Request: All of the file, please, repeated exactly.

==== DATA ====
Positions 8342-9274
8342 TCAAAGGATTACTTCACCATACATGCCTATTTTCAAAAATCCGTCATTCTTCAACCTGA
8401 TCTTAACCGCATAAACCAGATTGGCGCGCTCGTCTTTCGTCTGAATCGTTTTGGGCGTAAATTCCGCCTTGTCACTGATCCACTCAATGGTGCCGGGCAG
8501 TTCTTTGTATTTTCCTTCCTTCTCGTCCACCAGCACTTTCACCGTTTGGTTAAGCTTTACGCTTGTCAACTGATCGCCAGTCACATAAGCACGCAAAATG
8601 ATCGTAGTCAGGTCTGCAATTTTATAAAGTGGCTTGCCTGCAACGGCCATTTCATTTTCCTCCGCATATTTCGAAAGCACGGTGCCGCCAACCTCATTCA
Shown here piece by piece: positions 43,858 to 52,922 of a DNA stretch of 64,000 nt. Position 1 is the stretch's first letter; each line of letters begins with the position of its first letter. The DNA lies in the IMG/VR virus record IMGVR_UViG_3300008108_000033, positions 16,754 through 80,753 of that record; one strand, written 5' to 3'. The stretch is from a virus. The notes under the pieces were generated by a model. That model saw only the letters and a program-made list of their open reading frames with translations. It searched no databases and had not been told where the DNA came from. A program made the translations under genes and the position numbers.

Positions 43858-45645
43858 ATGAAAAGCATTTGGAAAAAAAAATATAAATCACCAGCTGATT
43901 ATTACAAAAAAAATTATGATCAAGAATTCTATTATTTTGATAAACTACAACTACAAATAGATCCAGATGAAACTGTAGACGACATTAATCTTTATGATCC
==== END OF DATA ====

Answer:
Positions 8342-9274
8342 TCAAAGGATTACTTCACCATACATGCCTATTTTCAAAAATCCGTCATTCTTCAACCTGA
8401 TCTTAACCGCATAAACCAGATTGGCGCGCTCGTCTTTCGTCTGAATCGTTTTGGGCGTAAATTCCGCCTTGTCACTGATCCACTCAATGGTGCCGGGCAG
8501 TTCTTTGTATTTTCCTTCCTTCTCGTCCACCAGCACTTTCACCGTTTGGTTAAGCTTTACGCTTGTCAACTGATCGCCAGTCACATAAGCACGCAAAATG
8601 ATCGTAGTCAGGTCTGCAATTTTATAAAGTGGCTTGCCTGCAACGGCCATTTCATTTTCCTCCGCATATTTCGAAAGCACGGTGCCGCCAACCTCATTCA
Shown here piece by piece: positions 43,858 to 52,922 of a DNA stretch of 64,000 nt. Position 1 is the stretch's first letter; each line of letters begins with the position of its first letter. The DNA lies in the IMG/VR virus record IMGVR_UViG_3300008108_000033, positions 16,754 through 80,753 of that record; one strand, written 5' to 3'. The stretch is from a virus. The notes under the pieces were generated by a model. That model saw only the letters and a program-made list of their open reading frames with translations. It searched no databases and had not been told where the DNA came from. A program made the translations under genes and the position numbers.

Positions 43858-45645
43858 ATGAAAAGCATTTGGAAAAAAAAATATAAATCACCAGCTGATT
43901 ATTACAAAAAAAATTATGATCAAGAATTCTATTATTTTGATAAACTACAACTACAAATAGATCCAGATGAAACTGTAGACGACATTAATCTTTATGATCC